“They just knew that they did not have to pay any attention to us,” he told The Epoch Times. “So they walked all over us. They did whatever they wanted.”

The Review

In its federal consistency review of the Revolution Wind Farm (RWF) project, the CRMC staff noted multiple potential adverse effects. The report anticipated major adverse incremental and overall cumulative effects for Rhode Island-based commercial and recreational fishers. RFW estimated 50 percent losses to the fishing sector during construction and 5 percent losses annually over 28 years of operation.

The project would negatively affect fish markets, bait and gear sales, boat repairs, hotels, restaurants, fuel, and travel.

“Industries like hotels may survive a decline in fishing effort, but specialized companies like those that produce ice for commercial fishing orders may no longer be economically viable,” the report reads.

Wind turbine interference with vessel radar may increase the risk of collision within the wind farms. The potential for any vessel to enter the area in inclement weather added to the risk of human mortality that currently doesn’t exist.

Reduced wind speed in the lee of the wind turbines can affect fundamental ocean ecosystems. Fish larva distribution could be affected by changes in hydrodynamics, which could have a long-term effect on commercial fish species.

Wind turbine foundations could alter the distribution of zooplankton, which would affect the prey availability for some marine mammals.

“The location of the RWF project on Coxes Ledge, an area known for its biological diversity, is a particularly risky location for a large-scale offshore wind farm,” the report reads.

It anticipated that effects on Coxes Ledge would extend beyond the life of the project.

Rhode Island law requires that the CRMC determine whether a project is beneficial to the state. The report on Revolution Wind states that “it is unclear whether there will be an overall net benefit to the Rhode Island marine economic sector from the project or if there is an overall net loss.”


The CRMC held public hearings on Revolution Wind on April 25 and May 9. So many people wanted to speak that each hearing went on for more than five hours.

Some people were in favor of the wind farm, Mr. Hittinger told The Epoch Times, but there was an overwhelming number of comments about the potential negative effects of the project.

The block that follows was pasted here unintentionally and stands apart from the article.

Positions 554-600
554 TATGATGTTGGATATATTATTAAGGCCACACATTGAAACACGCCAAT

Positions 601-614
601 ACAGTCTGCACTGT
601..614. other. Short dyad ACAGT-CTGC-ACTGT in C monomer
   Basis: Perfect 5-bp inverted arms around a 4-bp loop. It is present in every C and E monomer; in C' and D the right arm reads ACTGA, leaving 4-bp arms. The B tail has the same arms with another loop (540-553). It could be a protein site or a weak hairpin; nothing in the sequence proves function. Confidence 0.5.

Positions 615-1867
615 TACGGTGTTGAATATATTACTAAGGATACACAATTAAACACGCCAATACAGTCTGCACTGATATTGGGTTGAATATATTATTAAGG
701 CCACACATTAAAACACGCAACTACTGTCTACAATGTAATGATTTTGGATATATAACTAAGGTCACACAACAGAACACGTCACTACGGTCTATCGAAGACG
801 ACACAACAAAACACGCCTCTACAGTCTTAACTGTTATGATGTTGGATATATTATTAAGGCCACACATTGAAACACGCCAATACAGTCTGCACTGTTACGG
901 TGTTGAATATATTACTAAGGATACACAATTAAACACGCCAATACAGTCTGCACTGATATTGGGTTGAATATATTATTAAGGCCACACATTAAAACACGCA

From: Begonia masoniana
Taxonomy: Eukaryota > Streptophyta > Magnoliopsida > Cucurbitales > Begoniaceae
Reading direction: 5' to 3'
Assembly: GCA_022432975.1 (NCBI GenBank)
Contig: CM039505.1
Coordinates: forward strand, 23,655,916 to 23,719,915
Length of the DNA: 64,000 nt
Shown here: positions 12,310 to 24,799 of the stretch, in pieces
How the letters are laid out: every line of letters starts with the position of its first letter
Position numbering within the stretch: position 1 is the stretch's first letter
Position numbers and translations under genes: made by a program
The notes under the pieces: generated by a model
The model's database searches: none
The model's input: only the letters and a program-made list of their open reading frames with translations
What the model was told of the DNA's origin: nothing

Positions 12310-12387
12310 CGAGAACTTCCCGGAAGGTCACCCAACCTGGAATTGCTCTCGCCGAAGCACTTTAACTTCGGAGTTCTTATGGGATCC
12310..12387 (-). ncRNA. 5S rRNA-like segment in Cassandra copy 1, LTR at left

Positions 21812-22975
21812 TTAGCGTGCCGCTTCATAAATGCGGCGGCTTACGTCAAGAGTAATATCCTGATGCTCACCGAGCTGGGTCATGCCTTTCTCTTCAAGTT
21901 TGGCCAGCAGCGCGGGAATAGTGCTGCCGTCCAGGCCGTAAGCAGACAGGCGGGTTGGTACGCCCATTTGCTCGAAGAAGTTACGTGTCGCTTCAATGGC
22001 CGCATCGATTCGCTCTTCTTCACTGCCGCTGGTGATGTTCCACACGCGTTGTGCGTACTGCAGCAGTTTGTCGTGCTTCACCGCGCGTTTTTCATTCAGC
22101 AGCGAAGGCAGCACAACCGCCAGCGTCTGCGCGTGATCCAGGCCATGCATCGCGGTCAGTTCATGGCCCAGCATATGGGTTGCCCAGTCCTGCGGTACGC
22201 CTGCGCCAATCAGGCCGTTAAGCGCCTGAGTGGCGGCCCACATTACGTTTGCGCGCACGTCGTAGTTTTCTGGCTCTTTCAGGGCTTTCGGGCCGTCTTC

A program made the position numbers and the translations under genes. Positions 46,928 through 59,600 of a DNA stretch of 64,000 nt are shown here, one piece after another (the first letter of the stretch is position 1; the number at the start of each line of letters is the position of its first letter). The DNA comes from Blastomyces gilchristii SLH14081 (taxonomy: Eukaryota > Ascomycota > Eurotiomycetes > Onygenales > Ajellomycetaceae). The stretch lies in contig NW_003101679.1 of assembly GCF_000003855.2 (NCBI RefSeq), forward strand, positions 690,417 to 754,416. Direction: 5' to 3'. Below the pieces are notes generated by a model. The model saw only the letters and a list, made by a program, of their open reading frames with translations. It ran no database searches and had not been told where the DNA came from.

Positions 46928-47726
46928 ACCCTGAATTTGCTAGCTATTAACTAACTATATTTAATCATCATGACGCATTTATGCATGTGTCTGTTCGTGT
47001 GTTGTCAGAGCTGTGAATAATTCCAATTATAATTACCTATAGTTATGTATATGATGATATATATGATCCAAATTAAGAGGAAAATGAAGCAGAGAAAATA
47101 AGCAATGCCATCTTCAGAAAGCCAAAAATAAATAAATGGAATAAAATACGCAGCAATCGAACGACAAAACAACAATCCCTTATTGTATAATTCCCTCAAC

“At the end, the CMRC, the council themselves, they just decided to issue the permit,” he said.

The Bureau of Ocean Management approved the Revolution Wind final environmental impact statement on Aug. 21.

Ten days later, all nine members of the Rhode Island Fisherman’s Advisory Board resigned.

“The Ocean SAMP process has been reduced to mere political theater, to which we refuse to lend any further credence by our presence,” they wrote.

Green Oceans Lawsuit

In its lawsuit against the CRMC, Green Oceans contends that the council failed to properly analyze the effects of the Revolution Wind project.

“The Decision lacks findings of fact and conclusions of law required by the administrative regulations,” the complaint reads. “Further, the CRMC recognized the devastating effects the Project would have on Rhode Island’s coastal resources and economy but, in violation of the Ocean SAMP, approved it anyway.”

CRMC and Revolution Wind filed a motion to dismiss the Green Oceans lawsuit essentially on technicalities, Robert W. Stetson, the Green Oceans attorney, told The Epoch Times. They argue that the case is moot because the Bureau of Ocean Energy Management already approved the project and because Green Oceans has no standing to pursue it.

“We, of course, disagree,” Mr. Thompson told The Epoch Times. “We wouldn’t have filed the case if we didn’t think we had standing or a legitimate claim.

“One of the things that’s hard for people to understand and accept is that we view ourselves as environmentalists. None of us are climate deniers. None of us have a vested interest in fossil fuel. This isn’t NIMBY (not in my back yard).”

On its website, Green Oceans pointed out that the Bureau of Ocean Energy Management’s final environmental impact statement for Vineyard Wind states, “There would be no collective impact on global warming as a result of offshore wind projects.”

“There’s such a strong belief that offshore wind can help mitigate climate change, because you look at it, and it looks clean and free, and there’s no smoke except when they catch on fire,” Mr. Thompson said. “The image of offshore wind is tough to fight. But they have a massive carbon footprint, and they’re not going to do anything to mitigate climate change.”

Donna Andersen is a New Jersey-based freelance writer covering regional news. She is also author of Lovefraud.com, a website that teaches people to recognize and recover from sociopaths, author of eight books about sociopaths, and host of the “True Lovefraud Stories” podcast.